2022 NEW LEADER SCHOLARSHIP RECIPIENTS
TERRY ALLEN, 31, graduated from U.C. Berkeley with a Bachelor’s Degree in Rhetoric. A few months after graduating, he was accepted into the White House Internship Program at the Travel Office of the Obama Administration. Shortly thereafter he received a Masters Degree from Columbia University in Education Policy and Social Analysis. In his fourth year of doctoral study in the Education Department of UCLA, he served as a lead researcher for the Million Dollar Hoods Project, which maps the fiscal and human cost of mass incarceration in Los Angeles. The project documents how hundreds of millions of dollars are wasted every year on ineffective and inequitable law enforcement. Little did he know, he was born and raised in precisely a community that is the basis of the project. Terry's dissertation research focused on the structural inequality in youth contact with law enforcement and school discipline. During his studies, he worked as a trainee at the U.S. Government Accountability Office and summer associate-adjunct researcher at RAND Corporation. Terry completed his dissertation and has entered his third year of Law School at UCLA. This year, Terry was given UVA Law’s first Race, Place and Equity Postdoctoral Fellow Studies Policing Schoolchildren. This is his seventh New Leader Scholarship.
NAZINEEN KANDAHARI, 27, BA, graduated magna cum laude from the University of California, Berkeley with majors in Public Health and Molecular & Cell Biology, and an emphasis in Infectious Diseases. Nazineen is committed to serving the underserved, particularly refugee and multicultural communities, through medicine, research, and public health advocacy. She is passionate about resolving health inequities and improving reproductive and sexual health. Nazineen is currently the Senior Project Coordinator to a research project collaboration between UC Berkeley and a predominantly Latino church; she recently received an award from the American Public Health Association for producing novel culturally-sensitive health promotion and health education materials. Nazineen also conducted qualitative research at Kaiser Permanente’s Division of Research to improve the healthcare experience for historically marginalized patients; she is published in Contraception journal for her project titled, “Exploring young women’s decisional needs for contraceptive method choice: A qualitative study.” Upon graduation, she received the Departmental award of Outstanding Undergraduate Researcher for her contribution to molecular genetic research on delaying the effects of aging and age-associated disease. She is the recipient of numerous scholarships from institutions including Palo Alto Medical Foundation and Women Health Care Executives. She is currently completing her fifth year in the prestigious UC Berkeley-UCSF Joint Medical Program for her Medical Doctorate and Master's Degree in Health and Medical Sciences and is part of the Program in Medical Education for the Urban Underserved, a five-year track at the UCSF School of Medicine for students committed to promoting social justice through medicine, community-based work, and policy change. This is her sixth New Leader Scholarship.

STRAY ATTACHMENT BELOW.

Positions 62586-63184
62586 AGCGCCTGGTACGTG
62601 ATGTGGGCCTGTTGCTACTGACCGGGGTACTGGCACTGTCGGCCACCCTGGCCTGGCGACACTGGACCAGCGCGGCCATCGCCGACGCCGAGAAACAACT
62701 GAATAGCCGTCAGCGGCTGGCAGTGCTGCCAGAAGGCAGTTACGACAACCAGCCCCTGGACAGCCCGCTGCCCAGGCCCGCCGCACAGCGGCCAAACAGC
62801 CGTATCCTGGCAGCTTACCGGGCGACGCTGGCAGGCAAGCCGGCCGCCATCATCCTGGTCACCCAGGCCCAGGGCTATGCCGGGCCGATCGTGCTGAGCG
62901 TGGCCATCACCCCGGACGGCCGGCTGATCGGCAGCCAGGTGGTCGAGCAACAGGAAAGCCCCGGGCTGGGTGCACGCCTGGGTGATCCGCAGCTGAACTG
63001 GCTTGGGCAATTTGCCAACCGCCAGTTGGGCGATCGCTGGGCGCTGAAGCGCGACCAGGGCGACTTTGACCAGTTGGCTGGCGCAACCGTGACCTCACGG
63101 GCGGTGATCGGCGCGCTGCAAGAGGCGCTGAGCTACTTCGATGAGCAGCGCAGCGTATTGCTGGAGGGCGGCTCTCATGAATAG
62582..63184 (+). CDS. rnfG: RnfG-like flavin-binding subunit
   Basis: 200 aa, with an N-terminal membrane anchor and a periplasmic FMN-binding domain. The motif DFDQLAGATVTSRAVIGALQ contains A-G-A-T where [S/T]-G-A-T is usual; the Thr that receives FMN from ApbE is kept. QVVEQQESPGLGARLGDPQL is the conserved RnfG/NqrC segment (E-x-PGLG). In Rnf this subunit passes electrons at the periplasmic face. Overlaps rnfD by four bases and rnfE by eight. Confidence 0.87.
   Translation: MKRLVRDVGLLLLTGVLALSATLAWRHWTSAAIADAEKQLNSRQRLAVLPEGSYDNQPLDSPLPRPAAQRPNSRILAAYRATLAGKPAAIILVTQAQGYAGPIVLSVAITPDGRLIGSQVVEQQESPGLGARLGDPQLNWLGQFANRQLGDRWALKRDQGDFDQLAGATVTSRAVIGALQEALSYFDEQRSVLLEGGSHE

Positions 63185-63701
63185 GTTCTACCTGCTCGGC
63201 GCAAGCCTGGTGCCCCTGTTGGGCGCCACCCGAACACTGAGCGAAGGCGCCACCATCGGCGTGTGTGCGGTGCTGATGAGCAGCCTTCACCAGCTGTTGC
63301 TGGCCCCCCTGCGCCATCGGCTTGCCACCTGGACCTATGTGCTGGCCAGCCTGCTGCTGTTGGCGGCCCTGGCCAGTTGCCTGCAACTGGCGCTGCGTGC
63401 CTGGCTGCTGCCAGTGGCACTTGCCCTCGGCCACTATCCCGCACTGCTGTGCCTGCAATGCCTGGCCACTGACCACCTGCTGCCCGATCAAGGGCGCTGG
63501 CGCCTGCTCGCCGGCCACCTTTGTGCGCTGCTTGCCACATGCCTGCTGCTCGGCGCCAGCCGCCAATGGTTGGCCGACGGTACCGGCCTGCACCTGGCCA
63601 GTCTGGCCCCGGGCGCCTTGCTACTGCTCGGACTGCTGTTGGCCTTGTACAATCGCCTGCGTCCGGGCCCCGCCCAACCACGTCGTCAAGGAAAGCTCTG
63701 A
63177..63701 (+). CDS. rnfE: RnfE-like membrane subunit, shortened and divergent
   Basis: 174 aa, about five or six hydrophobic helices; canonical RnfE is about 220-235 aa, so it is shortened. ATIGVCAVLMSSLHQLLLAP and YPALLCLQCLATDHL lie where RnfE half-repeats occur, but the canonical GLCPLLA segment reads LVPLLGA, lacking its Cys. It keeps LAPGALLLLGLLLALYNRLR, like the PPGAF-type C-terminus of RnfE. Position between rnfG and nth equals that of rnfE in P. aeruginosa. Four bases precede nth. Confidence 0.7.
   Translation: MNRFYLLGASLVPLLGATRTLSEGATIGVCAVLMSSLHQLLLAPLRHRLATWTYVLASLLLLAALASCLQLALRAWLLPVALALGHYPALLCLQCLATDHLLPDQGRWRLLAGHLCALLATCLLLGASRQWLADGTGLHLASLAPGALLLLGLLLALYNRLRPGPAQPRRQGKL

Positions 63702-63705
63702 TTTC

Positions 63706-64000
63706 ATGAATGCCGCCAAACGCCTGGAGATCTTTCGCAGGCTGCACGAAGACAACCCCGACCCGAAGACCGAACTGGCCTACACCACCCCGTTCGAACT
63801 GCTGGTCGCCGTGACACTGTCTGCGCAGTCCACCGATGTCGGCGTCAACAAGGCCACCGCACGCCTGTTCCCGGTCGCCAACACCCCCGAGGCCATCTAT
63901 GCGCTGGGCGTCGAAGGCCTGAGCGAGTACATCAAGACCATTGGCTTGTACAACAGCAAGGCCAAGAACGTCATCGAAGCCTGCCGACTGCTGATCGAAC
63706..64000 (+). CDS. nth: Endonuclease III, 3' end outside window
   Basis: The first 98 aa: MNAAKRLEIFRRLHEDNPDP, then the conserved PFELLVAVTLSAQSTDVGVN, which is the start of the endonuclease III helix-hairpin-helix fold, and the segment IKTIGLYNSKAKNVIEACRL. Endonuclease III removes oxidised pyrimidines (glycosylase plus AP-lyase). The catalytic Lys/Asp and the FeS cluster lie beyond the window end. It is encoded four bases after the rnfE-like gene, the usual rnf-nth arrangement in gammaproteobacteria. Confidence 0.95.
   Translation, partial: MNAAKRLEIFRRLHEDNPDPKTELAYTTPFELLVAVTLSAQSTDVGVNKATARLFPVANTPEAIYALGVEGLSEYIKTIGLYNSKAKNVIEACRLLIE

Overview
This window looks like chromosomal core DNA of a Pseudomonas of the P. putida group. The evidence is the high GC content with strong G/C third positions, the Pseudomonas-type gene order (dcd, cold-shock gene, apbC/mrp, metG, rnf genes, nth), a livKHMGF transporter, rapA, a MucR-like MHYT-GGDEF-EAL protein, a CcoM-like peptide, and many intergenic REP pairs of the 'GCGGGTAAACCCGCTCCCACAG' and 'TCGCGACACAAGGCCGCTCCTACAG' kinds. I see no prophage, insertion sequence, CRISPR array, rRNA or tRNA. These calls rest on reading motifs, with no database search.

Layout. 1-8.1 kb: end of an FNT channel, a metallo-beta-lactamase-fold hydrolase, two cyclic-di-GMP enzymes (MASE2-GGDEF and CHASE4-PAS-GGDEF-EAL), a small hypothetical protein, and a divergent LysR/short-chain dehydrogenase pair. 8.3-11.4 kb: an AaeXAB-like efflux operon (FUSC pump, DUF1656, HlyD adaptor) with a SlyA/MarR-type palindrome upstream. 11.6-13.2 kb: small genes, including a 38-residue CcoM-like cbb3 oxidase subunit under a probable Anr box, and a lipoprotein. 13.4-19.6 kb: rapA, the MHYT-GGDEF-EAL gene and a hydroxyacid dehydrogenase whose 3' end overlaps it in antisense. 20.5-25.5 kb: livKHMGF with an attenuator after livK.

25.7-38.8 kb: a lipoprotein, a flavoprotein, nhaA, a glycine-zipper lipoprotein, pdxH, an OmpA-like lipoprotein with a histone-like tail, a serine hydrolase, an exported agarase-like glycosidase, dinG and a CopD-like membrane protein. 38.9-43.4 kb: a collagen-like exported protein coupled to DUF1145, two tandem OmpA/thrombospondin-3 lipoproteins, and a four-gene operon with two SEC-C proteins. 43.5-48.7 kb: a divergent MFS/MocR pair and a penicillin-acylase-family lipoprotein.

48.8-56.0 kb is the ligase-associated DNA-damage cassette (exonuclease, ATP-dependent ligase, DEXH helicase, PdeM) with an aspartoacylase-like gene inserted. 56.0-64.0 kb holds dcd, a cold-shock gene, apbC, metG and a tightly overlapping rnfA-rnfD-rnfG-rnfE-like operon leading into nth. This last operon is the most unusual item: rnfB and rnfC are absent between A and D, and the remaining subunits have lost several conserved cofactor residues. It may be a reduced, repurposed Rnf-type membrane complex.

LARRY McDANIEL JR., 38, received his Bachelor’s Degree from UC, Berkeley, majoring in Sociology, with an AA degree from Peralta College. As he saw many of his friends falling victim to the challenges which face poor minority communities and finding himself struggling to survive, he vowed to dedicate himself to helping those coming from similar backgrounds. At Berkeley, he joined a student-run organization “Spread the Word” which assists underperforming minority youth through mentoring and advocacy. He became the president of the organization, a testament to his leadership skills. Larry earned a Master’s Degree in Higher Education at the University of Pennsylvania and is pursuing his doctorate in Higher Education and Organizational Change at UCLA. He aspires to become a university professor, using his own background as a means of reaching out to students who have been similarly discouraged. Following his own struggle over a 10-year period in community colleges, he is acutely aware of the struggles of Black children ”growing up in economically neglected neighborhoods”. He plans to engage in research which affects policy changes in social structure with a particular emphasis on “racial identity for community college transfer students of color who attend historically and predominantly white universities”. This is his seventh New Leader Scholarship.
ABDULLAH PUCKETT, 50, is pursuing his doctorate in cultural anthropology at UCLA and was awarded the prestigious Eugene V. Cota-Robles Fellowship. He majored in Political Economy and Interdisciplinary Studies and received his BA from UC Berkeley. On his own from the age of sixteen, he was imprisoned from 1999 through 2014. Inspired by the election of Barack Obama in 2008, he saw that real change in our systems was more than a theoretical possibility. He saw that “when ordinary people come together, we can make extraordinary things happen”. Initially, he was inspired to become a community organizer like President Obama but began to realize that many more avenues were open to him through his studies. His mother went to school at the age of 47 and earned a doctorate in Pharmacy in part to inspire and demonstrate to her children what was possible through education and determination. This is his sixth New Leader Scholarship.